Hello!

Re:creation

You’ve stumbled upon my blog. I’m Elias Daler, though my real name is Ilya Daylidenok (Илья Дайлидёнок). I write code, turorials and make video games!

I’m developing a game called Re:creation. Info/press kit.

This is my old blog and newer can be found here:

https://eliasdaler.github.io/

Here are some things I’ve written and which will be here as an archive.

Dev log

Follow me on twitter! @EliasDaler

E-mail: eliasdaler@yandex.ru. Feel free to write and ask questions.

If you like the stuff I do, check this out:

Donations and ways you can help

I also write articles about Lua and C++.

Using Lua in Practice.

Using Lua with LuaBridge

Using Lua with C++ (writing your own binding with Lua C API).

Other tutorials and articles

Some sprites on this blog are from Legend of Zelda: A Link to the Past by Nintendo.

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I’m moving to https://eliasdaler.github.io

Hello, everyone.

Recently I’ve decided to create a new blog which will be cooler looking and easier for me to modify. So I’m proud to present it to you!

https://eliasdaler.github.io

This will be the blog I’ll be using in the future and then maybe I’ll move to some domain like eliasdaler.com or something like that.

You can find all the info about why I’m moving and what I’m planning to write about next here.

See you there. :)

P.S. This blog will remain as an archive of everything I’ve written before that, but I’m probably going to put big notices at the bottom of the pages to go to newer articles or I’ll just remake some parts of the articles which I consider to be out dated.

Re:creation dev log. March-June 2016. Part one. Game stuff and and some awesome Lua scripting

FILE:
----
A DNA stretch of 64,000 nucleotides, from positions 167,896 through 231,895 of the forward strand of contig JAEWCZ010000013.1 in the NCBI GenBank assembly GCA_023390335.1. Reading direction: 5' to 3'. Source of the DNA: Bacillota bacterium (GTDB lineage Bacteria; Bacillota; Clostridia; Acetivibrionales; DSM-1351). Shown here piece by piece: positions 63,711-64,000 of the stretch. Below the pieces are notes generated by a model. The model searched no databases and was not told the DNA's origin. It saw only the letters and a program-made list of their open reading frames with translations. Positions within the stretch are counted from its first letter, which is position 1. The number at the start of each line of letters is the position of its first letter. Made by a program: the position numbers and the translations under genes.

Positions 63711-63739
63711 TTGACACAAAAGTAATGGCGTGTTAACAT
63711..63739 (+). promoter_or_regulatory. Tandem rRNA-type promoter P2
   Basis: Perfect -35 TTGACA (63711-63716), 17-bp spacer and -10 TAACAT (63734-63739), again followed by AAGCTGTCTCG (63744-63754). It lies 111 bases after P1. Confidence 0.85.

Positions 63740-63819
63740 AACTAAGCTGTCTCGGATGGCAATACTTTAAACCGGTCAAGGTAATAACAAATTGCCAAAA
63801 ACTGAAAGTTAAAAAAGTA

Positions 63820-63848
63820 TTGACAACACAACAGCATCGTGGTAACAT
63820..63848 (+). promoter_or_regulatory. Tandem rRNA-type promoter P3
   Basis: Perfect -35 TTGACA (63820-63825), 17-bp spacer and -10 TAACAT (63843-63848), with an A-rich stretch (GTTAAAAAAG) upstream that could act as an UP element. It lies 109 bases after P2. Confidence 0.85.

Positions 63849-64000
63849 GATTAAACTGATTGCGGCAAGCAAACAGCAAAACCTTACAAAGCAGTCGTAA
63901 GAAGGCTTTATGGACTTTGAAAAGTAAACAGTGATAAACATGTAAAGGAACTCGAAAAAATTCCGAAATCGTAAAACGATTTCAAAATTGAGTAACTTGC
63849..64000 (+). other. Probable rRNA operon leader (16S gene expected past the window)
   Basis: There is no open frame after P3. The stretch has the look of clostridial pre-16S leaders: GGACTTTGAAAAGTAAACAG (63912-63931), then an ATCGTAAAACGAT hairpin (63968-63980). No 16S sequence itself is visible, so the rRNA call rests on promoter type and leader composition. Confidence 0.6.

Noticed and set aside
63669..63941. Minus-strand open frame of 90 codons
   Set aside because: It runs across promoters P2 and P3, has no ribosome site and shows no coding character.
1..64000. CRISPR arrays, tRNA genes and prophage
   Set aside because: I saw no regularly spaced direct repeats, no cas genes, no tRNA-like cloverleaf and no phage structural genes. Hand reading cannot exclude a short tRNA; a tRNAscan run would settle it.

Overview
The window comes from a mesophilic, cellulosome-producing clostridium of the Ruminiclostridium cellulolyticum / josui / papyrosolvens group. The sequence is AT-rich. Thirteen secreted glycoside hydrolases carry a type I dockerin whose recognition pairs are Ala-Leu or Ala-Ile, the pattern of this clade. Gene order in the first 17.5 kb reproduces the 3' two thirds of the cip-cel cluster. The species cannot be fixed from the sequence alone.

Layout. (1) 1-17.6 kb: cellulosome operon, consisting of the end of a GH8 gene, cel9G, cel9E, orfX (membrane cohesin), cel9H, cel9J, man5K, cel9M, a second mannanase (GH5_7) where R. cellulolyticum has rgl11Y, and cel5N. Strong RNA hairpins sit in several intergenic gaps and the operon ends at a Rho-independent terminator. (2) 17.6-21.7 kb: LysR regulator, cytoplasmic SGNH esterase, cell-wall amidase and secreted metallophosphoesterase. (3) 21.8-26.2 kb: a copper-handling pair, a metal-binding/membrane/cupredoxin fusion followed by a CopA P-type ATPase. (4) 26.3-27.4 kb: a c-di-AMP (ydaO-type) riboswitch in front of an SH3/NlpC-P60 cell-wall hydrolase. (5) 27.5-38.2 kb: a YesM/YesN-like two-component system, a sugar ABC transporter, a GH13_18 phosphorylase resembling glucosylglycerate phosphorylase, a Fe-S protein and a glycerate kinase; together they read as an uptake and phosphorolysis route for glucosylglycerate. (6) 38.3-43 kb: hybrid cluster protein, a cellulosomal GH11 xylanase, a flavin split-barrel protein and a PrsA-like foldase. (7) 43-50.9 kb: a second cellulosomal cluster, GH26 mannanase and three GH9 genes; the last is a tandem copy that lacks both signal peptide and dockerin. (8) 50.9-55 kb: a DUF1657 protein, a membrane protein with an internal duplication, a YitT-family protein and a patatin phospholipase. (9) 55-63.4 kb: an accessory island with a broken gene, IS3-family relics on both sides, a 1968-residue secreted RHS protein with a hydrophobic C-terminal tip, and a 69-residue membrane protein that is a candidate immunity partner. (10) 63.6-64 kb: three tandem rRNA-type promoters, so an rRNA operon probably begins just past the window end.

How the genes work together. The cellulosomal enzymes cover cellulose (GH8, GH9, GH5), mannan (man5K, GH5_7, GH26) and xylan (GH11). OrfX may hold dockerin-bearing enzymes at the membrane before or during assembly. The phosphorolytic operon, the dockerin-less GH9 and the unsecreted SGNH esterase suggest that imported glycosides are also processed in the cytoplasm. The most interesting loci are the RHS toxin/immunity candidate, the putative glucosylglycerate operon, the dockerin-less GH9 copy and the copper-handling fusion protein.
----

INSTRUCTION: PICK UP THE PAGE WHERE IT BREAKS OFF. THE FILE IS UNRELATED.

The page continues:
The last few months I was very busy finishing my bachelor’s degree (it’s over, I got an “A”!). But still, I’ve managed to do some cool stuff and improve the engine structure and tools in the last couple of months.

This dev log will be released in two parts. In this part I’m going to talk about game stuff I did and stuff I changed about Lua/C++ integration. In the second part I’ll talk about engine tools I’ve made with ImGui and different refactoring I’ve done.

Game stuff

Here’s one of the latest screenshots of the game. Houses were previously just big sprites, but right now they’re composed out of tiles which lets me reuse them for other houses and build new buildings more quickly.
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Continue reading

Creating awesome GUI for you game dev tools with ImGui and SFML. Part 1.

This is the first part of tutorial about Dear ImGui (AKA ImGui) and it’ll show you how to set it up with SFML. The second part will be library agnostic and will talk about common ways of doing stuff in ImGui, some awesome widgets and some useful STL overloads.

examples_01

Different ImGui widgets (taken from ImGui’s github page)

Introduction

Having good content creation (level editor, resource editor, etc.) and debugging tools for your game is very important and can lead to productivity and creativity boost.

Here are some examples of tools I managed to make with ImGui for my game:

Level editor:

Animation editor:

(It was possible to add ability to change members of C++ objects with ImGui by doing some template magic, maybe I’ll write an article about that later!)

As you can see there’s a wide range of widgets that ImGui can provide and there are lots of other great examples of how other people use it here. Continue reading

Re:creation dev log. January-February 2016. Better art, sounds, cutscenes and more!

Just a short info for those who have never heard about my game.
Hello, my name is Elias Daler and I’m a solo developer who is making Re:creation in my free time. It’s done in C++ with SFML and Lua!